We head back downtown and chow on a great breakfast at Mother's (crawfish etoufee omeletes with grits and biscuits!). Our next stop is Tattoo Ya on Canal St., where we hook up with Emily Harris, known around the HIGH TIMES office as the weed girl of New Orleans. Emily captured our hearts and bongs just days after Katrina when a photo of her appeared in a New York Times story about "New Orleans holdouts." The front-page piece focused on Emily and her boyfriend Richie Kay, who refused to leave town. Towards the end of the story, Emily told the reporter, "I haven't run out of weed yet." More than two months after we posted it on hightimes.com, Emily left a comment ("I'm glad so many have an opinion about what I said - thanx for including me in HIGH TIMES") and her email address. A few weeks ago I contacted her, asking if we get together when I was in New Orleans for Jazzfest. Emily accepted my offer.
It turns out today was just her second day at Tatto Ya. She does tats, but mostly has been making a living lately gutting houses. After Katrina blew through New Orleans, Emily and Richie stuck around primarily because they had a canoe and decided to help standed neighbors. "The first guy we picked up in the boat," says Emily, who has red-dyed dreads and blue nails, plus a few tats. "When we took him to his house, he came out and gave us a huge of weed. It must've been an ounce."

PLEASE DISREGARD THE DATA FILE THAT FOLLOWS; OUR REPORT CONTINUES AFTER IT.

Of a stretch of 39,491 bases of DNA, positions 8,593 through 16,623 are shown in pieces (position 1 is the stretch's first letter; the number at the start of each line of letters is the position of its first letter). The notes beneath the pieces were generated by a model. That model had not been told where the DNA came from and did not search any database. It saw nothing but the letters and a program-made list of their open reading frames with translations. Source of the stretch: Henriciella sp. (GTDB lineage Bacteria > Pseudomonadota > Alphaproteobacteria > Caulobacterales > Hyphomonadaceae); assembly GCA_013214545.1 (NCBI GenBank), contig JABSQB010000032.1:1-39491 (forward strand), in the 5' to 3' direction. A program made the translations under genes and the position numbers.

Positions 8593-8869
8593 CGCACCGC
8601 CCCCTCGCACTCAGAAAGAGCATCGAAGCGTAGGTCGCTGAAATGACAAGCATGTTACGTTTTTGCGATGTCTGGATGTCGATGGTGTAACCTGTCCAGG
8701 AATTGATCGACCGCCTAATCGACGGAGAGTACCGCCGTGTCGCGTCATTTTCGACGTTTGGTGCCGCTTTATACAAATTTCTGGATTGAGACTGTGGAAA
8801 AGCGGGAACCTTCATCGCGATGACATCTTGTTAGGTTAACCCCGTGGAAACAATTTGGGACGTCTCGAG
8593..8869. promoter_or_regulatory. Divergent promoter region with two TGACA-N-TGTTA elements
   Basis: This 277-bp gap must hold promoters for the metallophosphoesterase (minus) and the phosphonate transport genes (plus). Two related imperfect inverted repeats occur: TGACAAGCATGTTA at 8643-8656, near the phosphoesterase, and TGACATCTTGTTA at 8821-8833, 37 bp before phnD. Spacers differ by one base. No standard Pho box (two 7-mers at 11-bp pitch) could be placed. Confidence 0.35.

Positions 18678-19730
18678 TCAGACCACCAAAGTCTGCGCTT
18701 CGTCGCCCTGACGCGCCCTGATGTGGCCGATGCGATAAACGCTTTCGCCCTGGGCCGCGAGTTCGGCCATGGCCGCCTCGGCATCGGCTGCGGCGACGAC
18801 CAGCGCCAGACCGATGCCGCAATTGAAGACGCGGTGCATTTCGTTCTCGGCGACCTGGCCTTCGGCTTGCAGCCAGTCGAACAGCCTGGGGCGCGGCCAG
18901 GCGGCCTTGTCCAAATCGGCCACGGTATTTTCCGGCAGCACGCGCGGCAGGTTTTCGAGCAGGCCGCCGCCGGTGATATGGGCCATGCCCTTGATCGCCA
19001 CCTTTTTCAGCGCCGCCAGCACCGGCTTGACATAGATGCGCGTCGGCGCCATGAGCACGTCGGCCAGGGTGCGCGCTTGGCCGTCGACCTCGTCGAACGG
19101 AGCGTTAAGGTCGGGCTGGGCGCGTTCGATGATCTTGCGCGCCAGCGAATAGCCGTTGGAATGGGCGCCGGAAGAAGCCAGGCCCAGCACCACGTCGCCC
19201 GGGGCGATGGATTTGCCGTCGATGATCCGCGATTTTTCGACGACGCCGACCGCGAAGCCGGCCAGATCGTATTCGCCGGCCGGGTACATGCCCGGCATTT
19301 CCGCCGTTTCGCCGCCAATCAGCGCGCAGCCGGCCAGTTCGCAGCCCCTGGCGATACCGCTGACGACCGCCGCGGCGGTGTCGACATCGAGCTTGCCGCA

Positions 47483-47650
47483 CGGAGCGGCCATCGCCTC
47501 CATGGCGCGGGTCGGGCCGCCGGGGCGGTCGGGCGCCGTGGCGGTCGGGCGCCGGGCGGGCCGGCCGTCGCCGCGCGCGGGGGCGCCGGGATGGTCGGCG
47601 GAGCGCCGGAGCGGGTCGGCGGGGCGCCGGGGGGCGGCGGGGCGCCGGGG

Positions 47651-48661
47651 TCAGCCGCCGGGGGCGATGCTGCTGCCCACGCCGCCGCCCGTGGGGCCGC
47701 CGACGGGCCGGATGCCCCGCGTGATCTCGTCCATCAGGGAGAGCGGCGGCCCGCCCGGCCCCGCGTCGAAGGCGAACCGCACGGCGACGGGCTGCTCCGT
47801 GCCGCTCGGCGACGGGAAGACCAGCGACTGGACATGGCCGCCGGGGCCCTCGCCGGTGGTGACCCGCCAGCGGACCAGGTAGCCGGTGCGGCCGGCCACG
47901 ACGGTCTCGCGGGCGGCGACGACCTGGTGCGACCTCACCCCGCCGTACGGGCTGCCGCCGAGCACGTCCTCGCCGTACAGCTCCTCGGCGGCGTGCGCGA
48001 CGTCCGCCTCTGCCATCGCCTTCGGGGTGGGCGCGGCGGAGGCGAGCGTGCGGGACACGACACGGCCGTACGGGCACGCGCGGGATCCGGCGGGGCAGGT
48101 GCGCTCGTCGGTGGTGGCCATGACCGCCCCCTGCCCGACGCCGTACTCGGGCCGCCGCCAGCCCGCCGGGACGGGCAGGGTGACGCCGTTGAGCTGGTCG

Without marijuana, she says, Katrina would've been "too much to submerge yourself in. I wouldn't have been able to handle it at all." They left New Orleans two weeks after Katrina "when we ran out of weed and whiskey, and there was nobody left to help." When they returned, "everything was better - no trees were in the roads or bodies in eyesight. Harsh things were gone."
Emily's from Alaska, where she says people grow better weed because "they don't have that many distractions and can really focus on their weed." She was born and raised in the infamous Matanuska Valley pot-growing region, known for the strain, Matanuska Thunderfuck. "It definitely helps cabin fever," she says.
Like many locals, Emily has no faith in the government to solve New Orleans' problems. "I haven't seen one government-paid official do shit in eight months," she states. "Every level of government has failed us for so long that there's no way to fix it all."
She firmly belives that another catastrophe is just around the corner (hurricane season begins on June 1). "They didn't fix the levees," Emily rails. "They're gonna kill us all."
But back to pot - she says the average New Orleans price ranges between $60 snd $100 per quarter. "That's what people do with their FEMA checks," Emily says with a smile. "The only thing I spend money on is weed and rent."
We walk down N. Ramparts St., and in broad daylight, Emily sparks up a joint. Michael clicks his digital camera for the impromptu photo session. We all puff and then say our goodbyes.
A few hours later, after eating beignets (fried dough with lots of powdered sugar) at Cafe du Monde and sucking down Hurricanes (super-sweet rum punches) at Pat O'Brien's, we catch the reopening of Preservation Hall on Bourbon St. It's a star-studded affair. U2's The Edge is there for the brief ceremony and performance by Preservation Hall band members, Meters' guitarist Leo Nocentelli and pianist Henry Butler. The Edge joins them for an unremarkable version of "Vertigo." His interest in dixieland music has something to do with his organization Music Rising, but since he never speaks to the crowd or the media, we learn nothing about it. The band parades into the street, and the second line follows. Jazzfest has begun!
Actually, it begins tomorrow at the Racetrack Fairgrounds, where I'll be reporting from for the next three days. For information about Jazzfest: CLICK HERE
To read the original New York Times article featuring Emily Harris: CLICK HERE